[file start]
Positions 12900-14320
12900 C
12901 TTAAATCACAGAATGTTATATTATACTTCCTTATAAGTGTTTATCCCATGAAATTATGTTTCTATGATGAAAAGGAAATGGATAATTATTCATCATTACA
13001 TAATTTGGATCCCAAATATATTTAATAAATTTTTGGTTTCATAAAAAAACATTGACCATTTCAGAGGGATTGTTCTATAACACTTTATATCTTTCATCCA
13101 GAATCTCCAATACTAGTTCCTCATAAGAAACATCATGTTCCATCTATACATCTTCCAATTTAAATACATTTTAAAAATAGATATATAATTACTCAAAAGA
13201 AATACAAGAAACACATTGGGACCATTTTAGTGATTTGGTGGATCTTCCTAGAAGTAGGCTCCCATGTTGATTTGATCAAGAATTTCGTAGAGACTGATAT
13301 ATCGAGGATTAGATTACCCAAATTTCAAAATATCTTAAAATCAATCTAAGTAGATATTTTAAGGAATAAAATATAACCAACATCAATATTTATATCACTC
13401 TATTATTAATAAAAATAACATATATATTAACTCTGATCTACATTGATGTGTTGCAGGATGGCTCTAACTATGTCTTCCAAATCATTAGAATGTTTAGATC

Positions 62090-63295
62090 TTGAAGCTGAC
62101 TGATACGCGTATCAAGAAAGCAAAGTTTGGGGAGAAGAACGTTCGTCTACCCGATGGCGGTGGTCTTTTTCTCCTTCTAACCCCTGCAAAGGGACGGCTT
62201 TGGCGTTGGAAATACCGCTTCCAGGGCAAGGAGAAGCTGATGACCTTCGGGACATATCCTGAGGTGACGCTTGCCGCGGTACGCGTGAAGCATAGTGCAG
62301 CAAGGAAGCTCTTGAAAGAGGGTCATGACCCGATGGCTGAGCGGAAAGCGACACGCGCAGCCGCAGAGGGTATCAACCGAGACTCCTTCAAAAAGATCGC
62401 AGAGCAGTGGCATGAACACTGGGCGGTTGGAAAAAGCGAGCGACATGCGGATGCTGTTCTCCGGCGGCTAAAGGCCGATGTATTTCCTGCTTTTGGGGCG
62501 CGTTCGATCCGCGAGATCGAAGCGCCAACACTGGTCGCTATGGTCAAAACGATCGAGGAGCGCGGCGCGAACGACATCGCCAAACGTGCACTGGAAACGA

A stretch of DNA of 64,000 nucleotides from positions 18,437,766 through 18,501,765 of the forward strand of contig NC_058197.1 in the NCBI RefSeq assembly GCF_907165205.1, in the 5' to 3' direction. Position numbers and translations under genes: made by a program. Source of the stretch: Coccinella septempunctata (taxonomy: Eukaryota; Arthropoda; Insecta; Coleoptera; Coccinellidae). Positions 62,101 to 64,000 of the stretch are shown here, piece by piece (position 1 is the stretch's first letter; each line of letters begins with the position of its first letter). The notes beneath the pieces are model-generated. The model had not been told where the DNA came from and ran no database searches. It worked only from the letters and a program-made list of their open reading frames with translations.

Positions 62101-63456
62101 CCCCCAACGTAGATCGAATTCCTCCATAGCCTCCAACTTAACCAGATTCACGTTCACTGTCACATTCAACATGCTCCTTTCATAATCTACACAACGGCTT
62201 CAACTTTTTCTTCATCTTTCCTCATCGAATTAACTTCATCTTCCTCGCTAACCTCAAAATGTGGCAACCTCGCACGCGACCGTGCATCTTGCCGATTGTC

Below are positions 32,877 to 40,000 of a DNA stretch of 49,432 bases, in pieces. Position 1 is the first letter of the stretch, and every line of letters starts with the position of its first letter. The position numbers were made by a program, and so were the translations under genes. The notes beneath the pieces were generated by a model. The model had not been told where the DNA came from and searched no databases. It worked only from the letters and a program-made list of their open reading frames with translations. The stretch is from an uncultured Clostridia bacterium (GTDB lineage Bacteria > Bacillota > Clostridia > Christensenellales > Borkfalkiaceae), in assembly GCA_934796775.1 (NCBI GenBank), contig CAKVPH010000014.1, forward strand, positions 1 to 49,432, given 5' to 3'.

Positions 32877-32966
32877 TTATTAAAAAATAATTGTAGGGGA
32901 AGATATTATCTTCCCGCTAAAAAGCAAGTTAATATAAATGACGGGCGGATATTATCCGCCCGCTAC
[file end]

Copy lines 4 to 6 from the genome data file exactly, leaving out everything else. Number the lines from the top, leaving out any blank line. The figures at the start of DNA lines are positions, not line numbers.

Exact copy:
13001 TAATTTGGATCCCAAATATATTTAATAAATTTTTGGTTTCATAAAAAAACATTGACCATTTCAGAGGGATTGTTCTATAACACTTTATATCTTTCATCCA
13101 GAATCTCCAATACTAGTTCCTCATAAGAAACATCATGTTCCATCTATACATCTTCCAATTTAAATACATTTTAAAAATAGATATATAATTACTCAAAAGA
13201 AATACAAGAAACACATTGGGACCATTTTAGTGATTTGGTGGATCTTCCTAGAAGTAGGCTCCCATGTTGATTTGATCAAGAATTTCGTAGAGACTGATAT